Yesterday the Kansas House failed to pass a budget that did not require raising taxes. The budget, referred to as the “cuts budget” or the “Yoder budget” had only 45 votes in its favor, and would have been vetoed by the governor, based on his stated criteria for an acceptable budget.
Two amendments were offered that would use the sale of state-owned assets to generate revenue. The first amendment, offered in the morning session, passed with 79 votes. A second similar amendment offered late in the evening would have set a specific requirement of $175 million of asset sales with much of it earmarked for schools. That amendment failed, getting 56 yea votes and 64 nays.
The assets sales are important to conservatives, as the plan provides a way to raise revenue without a sales tax increase. The sales tax is viewed by conservatives as a long-term job killer, while the traditional spending lobbies and the governor view it as essential.
Questioning during debate, mostly by liberals but also by some Republicans, indicate much confusion surrounds the asset sale plans. In particular, Cindy Neighbor, a Democrat from Johnson County, asked who the tenants would be if the state sold some of its office buildings. Additionally, she asked for a list of properties that would be sold, the names of the buyers, and the sale prices for these properties.
Representative Ann Mah, a Topeka Democrat, referred to a Legislative Post Audit study that found there was only $7 million in assets that could be sold. Supporters of asset sales indicate there may be from $10 billion to $16 billion of state-owned property, although not all might be considered for sale. The discrepancy in the two figures derives from the fact that the audit Mah mentioned considered only land, and only that land that state agencies considered to be surplus. Supporters of the assets sales plan have a much broader definition of assets that might be considered for sale.
In any case, the state needs an inventory of the property it owns. A new system is coming online this summer that will help in this process.
At one time it was thought that the House would likely concur with whatever bills the Senate passed. But Hawver’s Capitol Report speculates that is less likely now, as House moderates and liberals are preparing their own budget bill, possibly ready this afternoon. It also appears the session will last until at least Friday.
The Senate did not debate its budget or tax bills yesterday. At yesterday’s caucus of senate Republicans, plans were developed to debate both today. The budget plan, as presented to the caucus, increases general fund spending by 3.2 percent, which is less than the governor’s plan. The plan results in a budget shortfall for fiscal years 2010 and 2011 of $300.7 million, requiring increased tax revenue to fund this amount.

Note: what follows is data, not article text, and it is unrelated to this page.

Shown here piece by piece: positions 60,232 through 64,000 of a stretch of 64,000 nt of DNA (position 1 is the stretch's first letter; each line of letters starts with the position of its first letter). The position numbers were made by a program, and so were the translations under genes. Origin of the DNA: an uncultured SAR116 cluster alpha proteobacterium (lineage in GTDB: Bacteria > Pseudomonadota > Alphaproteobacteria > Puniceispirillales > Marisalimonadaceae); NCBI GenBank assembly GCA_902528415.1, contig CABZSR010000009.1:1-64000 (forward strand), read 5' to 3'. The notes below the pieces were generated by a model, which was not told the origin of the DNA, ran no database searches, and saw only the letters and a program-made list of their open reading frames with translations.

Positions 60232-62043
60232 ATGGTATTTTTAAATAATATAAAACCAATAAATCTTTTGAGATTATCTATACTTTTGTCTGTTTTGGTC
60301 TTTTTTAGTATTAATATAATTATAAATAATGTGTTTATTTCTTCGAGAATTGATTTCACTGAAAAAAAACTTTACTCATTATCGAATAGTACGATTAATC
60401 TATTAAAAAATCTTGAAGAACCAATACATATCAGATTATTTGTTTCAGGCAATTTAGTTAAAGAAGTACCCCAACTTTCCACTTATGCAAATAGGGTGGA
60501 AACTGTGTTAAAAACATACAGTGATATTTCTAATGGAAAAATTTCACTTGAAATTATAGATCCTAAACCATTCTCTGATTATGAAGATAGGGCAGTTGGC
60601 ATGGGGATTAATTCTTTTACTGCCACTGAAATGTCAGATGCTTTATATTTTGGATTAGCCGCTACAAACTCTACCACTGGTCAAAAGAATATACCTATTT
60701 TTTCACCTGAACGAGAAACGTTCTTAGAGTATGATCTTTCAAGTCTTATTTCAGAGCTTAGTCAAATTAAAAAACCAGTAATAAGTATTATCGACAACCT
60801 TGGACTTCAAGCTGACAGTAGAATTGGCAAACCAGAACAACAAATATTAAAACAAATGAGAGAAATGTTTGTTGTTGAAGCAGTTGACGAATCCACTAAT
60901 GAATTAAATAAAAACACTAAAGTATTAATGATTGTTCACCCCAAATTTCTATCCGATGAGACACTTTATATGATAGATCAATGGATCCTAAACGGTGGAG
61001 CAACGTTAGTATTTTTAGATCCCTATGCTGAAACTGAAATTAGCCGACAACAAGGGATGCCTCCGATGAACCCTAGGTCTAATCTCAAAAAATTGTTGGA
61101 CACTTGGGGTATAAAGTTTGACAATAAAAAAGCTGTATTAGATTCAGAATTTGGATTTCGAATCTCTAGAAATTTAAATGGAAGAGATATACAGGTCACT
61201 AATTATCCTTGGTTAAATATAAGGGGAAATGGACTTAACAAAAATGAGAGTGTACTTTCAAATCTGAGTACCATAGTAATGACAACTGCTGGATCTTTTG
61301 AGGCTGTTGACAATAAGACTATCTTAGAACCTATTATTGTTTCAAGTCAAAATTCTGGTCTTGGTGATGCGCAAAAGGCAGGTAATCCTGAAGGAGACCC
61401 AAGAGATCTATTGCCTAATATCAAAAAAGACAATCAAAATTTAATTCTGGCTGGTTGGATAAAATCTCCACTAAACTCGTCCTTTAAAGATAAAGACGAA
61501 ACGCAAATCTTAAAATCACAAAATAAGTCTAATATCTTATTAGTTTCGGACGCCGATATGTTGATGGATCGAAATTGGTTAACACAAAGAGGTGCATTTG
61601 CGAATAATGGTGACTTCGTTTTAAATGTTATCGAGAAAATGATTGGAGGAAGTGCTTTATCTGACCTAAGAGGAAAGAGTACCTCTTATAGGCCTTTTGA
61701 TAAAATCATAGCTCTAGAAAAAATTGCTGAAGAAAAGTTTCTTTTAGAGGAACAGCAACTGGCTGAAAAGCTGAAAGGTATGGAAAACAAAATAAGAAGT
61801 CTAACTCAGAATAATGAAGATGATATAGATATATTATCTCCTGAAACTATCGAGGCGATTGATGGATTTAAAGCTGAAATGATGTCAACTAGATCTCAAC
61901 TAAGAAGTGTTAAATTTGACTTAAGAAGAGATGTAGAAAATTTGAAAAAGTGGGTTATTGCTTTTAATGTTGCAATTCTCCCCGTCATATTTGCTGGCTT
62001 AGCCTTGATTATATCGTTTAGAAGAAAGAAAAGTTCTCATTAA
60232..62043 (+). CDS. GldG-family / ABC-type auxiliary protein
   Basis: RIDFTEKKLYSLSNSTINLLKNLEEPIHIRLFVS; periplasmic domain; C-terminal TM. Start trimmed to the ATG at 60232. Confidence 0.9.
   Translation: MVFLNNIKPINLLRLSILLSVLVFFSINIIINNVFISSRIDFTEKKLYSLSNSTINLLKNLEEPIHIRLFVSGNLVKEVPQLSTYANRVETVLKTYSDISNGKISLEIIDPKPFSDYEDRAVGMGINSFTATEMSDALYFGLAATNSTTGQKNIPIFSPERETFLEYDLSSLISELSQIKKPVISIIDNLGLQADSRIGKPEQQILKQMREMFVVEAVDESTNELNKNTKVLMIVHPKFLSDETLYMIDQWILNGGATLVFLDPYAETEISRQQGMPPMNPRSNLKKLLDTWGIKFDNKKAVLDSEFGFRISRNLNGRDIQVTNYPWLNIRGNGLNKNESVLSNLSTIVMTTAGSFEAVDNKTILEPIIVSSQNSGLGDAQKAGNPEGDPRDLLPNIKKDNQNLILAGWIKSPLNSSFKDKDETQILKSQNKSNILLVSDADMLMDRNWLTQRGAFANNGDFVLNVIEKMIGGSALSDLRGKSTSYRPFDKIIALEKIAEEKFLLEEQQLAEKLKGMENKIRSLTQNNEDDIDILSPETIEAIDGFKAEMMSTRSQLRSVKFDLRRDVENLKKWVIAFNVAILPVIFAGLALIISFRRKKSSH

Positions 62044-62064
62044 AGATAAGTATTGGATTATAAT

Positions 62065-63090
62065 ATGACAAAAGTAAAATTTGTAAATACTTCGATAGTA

Conservative members of the caucus asked about assumptions built into the budget, especially the 4.0 percent growth in tax receipts built into the budget. Several contented that this is not realistic, especially in light of falling tax receipts in the current and past years. Budget officials said that the 4.0 percent figure is what has been traditionally used. Although there are signs that the Kansas economy may be improving, it seems that the tax receipt projections are overly optimistic.
A question was also asked about the Bush tax cuts, which are scheduled to expire during the next fiscal year. It seems unlikely that these cuts will be extended. Budget officials explained that the impact of the expiration of these tax cuts on Kansas tax revenue will not be factored in until the November consensus revenue estimates.
The budget includes no funds for the transition to the new governor that will take office in January 2011.
If an increase in the sales tax passes and is signed into law, it would take effect on July 1. In an effort to gain revenue for the current year, retailers may start collecting the extra tax starting June 1 on a voluntary basis. 30 day notice of tax rate changes is required to be given to retailers. The budget estimates assume that one-third of retailers will collect the tax staring June 1.
The budget presented does not include a plan to sell state assets. That will probably be introduced as an amendment during today’s debate.
Why is there no requirement that you have to be a taxpayer before you are eligible to vote?
The founders of this country considered limiting voting to property owners. They wisely knew how tempting and easy it would be for people to vote largess for themselves out of the public treasury by simple majority vote, particularly by those people with little or no skin in the game.